My wife grew up in Lebanon county and I am from next door in Lancaster.


Edited by shorty, June 04, 2015 - 08:45 PM.

  • Alc and JD DANNELS have said thanks

#6 JD DANNELS OFFLINE  

JD DANNELS

    Tractorholic

  • Senior Member
  • Member No: 2011
  • 3,786 Thanks
  • 3,907 posts
  • Location: Newton.Ia

Posted June 04, 2015 - 10:27 PM

When I was 15, my two brothers and I, planted 4 acres of sweet corn on a neighbors property about 2 blocks from home. We lived on a state highway, and sold it in our driveway for 35 cents a dozen. We also sold a lot to the two local grocery stores for 30 cents a dozen.

I about choked when I had to pay $ 6.00 a dozen last summer.
But have to admit I understand about being out at 4 am picking, and getting soaking wet from the dew, then sitting at a stand all day in the hot sun. So yes I guess it's worth $ 6.00 a dozen, even if the people selling these days do not know what a "Bakers Dozen" is.

Sweet Corn is kind of a sore subject for me right now. I planted 8 rows about 50 ft long, and only about 5 stocks ever came up?
I planted two more packets of seed, tuesday, hope this does better.
If this does not work I may plow up a patch clear on the east end of the property next year.

Edited by JD DANNELS, June 04, 2015 - 10:37 PM.

  • shorty said thank you

#7 shorty ONLINE  

shorty

    Member

  • Senior Member
  • -GTt Supporter-
  • Member No: 6172
  • 3,544 Thanks
  • 3,929 posts
  • Location: Lancaster County Pa

Posted June 05, 2015 - 05:41 PM

I had a sorry germination this year. Less than half came up in corn, peas, red beats.



#8 johndeereelfman OFFLINE  

johndeereelfman

    Elfin Majic

  • Senior Member
  • Contributor
  • Member No: 3761
  • 5,480 Thanks
  • 2,535 posts
  • Location: Lititz, PA

Posted June 06, 2015 - 08:50 PM

For the farmers who grow cash crops, they grow corn, tobacco, alfalfa, and soy beans. For the farm market farmers, most of the farms around here are growing a variety of everything such as, sweet corn, cabbage, string beans, sugar peas, raspberries, radishes, watermelons, strawberries, squash, egg plant, bell peppers, carrots, celery, turnips, pumpkins, and so on. Don't know if this was the answer you were looking for or not.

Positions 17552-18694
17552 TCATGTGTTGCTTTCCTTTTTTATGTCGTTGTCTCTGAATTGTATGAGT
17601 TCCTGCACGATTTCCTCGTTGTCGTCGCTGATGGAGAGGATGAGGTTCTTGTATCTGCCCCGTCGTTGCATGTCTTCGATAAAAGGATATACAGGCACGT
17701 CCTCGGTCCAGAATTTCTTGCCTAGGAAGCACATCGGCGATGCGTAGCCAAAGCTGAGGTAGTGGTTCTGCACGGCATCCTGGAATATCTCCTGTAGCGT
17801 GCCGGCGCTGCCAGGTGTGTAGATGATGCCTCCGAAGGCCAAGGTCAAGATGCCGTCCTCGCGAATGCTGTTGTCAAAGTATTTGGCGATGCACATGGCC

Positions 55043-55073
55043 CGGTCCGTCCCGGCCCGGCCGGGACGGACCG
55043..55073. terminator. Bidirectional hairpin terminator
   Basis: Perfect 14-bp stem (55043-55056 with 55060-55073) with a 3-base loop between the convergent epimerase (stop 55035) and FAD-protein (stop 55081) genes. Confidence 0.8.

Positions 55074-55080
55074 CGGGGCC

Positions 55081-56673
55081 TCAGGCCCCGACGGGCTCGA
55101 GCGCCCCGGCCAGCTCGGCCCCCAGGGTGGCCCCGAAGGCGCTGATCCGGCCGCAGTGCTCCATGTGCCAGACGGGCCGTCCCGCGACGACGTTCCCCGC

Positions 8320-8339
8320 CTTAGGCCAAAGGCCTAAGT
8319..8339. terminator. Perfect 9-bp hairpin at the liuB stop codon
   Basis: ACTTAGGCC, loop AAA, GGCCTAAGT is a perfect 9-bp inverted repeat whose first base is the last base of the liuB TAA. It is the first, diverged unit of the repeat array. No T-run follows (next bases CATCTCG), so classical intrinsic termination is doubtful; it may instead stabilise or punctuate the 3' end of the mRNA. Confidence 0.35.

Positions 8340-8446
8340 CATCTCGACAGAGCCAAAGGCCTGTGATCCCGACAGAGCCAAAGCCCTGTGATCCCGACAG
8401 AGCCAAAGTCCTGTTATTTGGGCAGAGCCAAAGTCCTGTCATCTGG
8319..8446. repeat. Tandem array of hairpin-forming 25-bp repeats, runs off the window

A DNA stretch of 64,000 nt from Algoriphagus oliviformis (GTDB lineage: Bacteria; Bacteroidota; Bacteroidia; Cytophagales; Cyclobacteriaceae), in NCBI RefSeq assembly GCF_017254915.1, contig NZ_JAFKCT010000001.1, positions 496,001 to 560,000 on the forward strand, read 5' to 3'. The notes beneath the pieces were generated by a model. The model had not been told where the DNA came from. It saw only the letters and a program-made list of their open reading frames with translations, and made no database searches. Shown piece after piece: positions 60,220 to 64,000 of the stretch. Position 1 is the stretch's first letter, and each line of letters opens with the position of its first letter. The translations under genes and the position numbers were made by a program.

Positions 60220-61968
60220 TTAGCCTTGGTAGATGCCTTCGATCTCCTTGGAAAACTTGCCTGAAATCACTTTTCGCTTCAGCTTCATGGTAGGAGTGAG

As for the sweet corn crops, the Amish start planting their seeds at the beginning of March already, then cover the rows with plastic. After the corn starts to grow and gets about 4-6 inches high, they'll remove the plastic and expose it to the current temperature. They always seem to be the first to have sweet corn for sale in our area. 

 

One thing I have also learned, and that is to change the crop location every seven years. If you normally plant your corn in the same area of your garden every year, they say to change the location of corn planting to another part of the garden on the seventh year, or skip a year of planting. Not sure why, but since I have found this out a few years back, I started noticing that most farmers follow this method. One farmer in particular has grown feed corn in this one field for the past six years, and I took notice that he has soy beans planted there this year, and the feed corn is now where the soy beans used to be. Maybe Daniel could shed some light on why this is so important? 


  • Alc and JD DANNELS have said thanks

#9 adamjd200 OFFLINE  

adamjd200
  • Senior Member
  • Member No: 39654
  • 1,392 Thanks
  • 1,528 posts
  • Location: central Ny

Posted June 06, 2015 - 09:30 PM